BAXTER, ROBERT DUDLEY (1827-1875), English economist and statistician, was born at Doncaster in 1827. He was educated privately and at Trinity College, Cambridge. He studied law and entered his father’s firm of Baxter & Co., solicitors, with which he was connected till his death. Though studiously attentive to business, he was enabled, as a member of the Statistical and other learned societies, to accomplish much useful economic work. His principal economic writings were The Budget and the Income Tax (1860), Railway Extension and its Results (1866), The National Income (1868), The Taxation of the United Kingdom (1869), National Debts of the World (1871), Local Government and Taxation (1874), and his purely political writings included The Volunteer Movement (1860), The Redistribution of Seats and the Counties (1866), History of English Parties and Conservatism (1870), and The Political Progress of the Working Classes (1871).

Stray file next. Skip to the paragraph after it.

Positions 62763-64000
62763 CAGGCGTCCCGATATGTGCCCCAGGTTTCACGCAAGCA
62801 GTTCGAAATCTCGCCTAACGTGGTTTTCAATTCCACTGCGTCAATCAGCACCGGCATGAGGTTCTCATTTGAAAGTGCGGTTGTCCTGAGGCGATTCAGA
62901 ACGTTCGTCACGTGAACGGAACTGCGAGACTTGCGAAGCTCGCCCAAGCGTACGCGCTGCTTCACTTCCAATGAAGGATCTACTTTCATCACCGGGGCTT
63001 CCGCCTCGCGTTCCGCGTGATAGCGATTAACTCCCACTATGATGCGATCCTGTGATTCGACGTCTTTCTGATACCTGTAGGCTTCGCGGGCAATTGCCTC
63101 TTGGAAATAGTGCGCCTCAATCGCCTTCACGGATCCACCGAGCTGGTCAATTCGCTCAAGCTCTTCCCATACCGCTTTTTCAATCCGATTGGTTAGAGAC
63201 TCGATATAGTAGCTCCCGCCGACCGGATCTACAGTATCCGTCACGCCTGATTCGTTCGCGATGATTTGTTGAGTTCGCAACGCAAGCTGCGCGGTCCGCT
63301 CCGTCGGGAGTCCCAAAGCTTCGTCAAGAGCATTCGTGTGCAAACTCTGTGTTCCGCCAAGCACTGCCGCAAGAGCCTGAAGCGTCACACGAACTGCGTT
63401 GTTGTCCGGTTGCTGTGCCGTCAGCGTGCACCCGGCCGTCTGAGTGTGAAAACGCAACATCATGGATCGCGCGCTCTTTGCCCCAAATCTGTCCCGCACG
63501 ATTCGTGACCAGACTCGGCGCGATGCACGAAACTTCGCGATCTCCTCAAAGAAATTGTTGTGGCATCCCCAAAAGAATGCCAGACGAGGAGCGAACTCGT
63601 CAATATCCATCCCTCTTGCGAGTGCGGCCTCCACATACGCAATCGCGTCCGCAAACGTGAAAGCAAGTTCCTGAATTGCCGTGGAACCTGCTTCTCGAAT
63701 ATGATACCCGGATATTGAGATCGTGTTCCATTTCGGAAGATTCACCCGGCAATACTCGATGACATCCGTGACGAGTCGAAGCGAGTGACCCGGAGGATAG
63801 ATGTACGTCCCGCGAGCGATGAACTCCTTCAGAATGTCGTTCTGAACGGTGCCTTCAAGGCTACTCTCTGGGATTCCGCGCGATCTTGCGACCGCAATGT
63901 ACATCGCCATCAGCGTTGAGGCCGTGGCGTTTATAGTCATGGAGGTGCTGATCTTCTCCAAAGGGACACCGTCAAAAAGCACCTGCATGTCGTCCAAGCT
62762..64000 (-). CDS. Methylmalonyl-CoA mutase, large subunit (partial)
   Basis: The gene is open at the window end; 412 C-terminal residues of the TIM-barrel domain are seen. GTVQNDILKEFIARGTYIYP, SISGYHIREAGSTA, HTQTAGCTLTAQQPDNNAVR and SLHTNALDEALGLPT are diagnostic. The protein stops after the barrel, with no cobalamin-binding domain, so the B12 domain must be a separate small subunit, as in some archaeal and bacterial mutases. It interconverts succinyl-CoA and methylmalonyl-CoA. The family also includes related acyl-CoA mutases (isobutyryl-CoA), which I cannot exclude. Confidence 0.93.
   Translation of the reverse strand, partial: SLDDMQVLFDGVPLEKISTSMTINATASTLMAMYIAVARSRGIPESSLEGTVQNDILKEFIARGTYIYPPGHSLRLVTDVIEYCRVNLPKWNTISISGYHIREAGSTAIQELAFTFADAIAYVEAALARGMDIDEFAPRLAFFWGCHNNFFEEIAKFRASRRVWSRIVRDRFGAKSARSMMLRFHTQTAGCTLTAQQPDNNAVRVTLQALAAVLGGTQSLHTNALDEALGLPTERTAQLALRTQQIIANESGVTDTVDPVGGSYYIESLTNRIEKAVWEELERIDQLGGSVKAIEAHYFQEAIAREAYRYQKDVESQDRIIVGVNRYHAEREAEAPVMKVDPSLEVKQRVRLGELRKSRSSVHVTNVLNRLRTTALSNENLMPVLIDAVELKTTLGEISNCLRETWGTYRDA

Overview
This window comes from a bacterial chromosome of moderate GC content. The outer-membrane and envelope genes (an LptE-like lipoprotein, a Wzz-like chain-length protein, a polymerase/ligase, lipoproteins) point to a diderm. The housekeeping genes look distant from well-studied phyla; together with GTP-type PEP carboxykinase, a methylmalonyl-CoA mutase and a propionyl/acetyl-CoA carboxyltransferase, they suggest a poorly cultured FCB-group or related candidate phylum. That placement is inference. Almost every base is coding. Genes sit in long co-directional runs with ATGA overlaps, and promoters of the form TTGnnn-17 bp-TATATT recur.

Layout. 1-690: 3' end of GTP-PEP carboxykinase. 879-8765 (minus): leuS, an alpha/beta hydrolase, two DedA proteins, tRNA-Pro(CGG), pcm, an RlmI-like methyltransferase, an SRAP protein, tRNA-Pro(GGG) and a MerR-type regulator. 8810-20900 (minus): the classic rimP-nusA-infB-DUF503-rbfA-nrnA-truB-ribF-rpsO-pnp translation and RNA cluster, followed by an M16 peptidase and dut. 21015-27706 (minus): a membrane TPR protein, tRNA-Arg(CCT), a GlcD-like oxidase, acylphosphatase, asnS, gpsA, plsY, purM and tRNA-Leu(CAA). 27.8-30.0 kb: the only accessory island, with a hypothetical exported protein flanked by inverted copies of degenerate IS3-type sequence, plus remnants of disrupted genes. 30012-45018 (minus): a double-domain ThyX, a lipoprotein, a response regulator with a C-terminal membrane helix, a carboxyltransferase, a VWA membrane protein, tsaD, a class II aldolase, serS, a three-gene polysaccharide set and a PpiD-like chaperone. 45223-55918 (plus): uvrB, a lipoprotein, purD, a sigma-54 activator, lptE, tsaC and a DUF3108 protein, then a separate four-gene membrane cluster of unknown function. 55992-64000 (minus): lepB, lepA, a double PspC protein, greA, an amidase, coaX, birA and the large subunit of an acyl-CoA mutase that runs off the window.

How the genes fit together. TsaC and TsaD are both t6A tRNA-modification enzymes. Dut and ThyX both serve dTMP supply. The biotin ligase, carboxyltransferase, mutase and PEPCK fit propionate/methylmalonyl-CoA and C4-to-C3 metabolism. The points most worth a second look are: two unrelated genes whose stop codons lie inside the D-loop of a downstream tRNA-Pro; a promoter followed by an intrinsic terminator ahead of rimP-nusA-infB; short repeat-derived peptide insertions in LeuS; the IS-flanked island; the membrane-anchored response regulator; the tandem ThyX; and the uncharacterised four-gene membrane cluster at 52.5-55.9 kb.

BAXTER, WILLIAM (1650-1723), British antiquarian, critic and grammarian, nephew of Richard Baxter, the divine, was born at Llanllugan, Montgomeryshire. When he went to Harrow school, at the age of eighteen, he was unable to read, and could speak no language except Welsh. His progress must have been remarkable, since he published his Latin grammar about ten years afterwards. During the greater part of his life Baxter was a schoolmaster, and was finally headmaster of the Mercers’ school, where he remained till shortly before his death on the 31st of May 1723. He was an accomplished linguist, and his learning was undoubtedly very great. His published works are: De Analogia (1679), an advanced Latin grammar; Anacreontis Teii Carmina, including two odes of Sappho (1695; reprinted in 1710, “with improvements,” which he was accused of having borrowed from the edition of Joshua Barnes); Horace (1701 and subsequent editions, regarded as remarkable for its abuse of Bentley); Glossarium Antiquitatum Britannicarum (1719); and Glossarium Antiquitatum Romanarum (1826). The last two works were published by the Rev. Moses Williams, the second (which goes no farther than the letter A) under the title of Reliquiae Baxterianae, including an autobiographical fragment. Baxter also contributed to a joint translation of Plutarch’s Moralia, and left notes on Juvenal and Persius.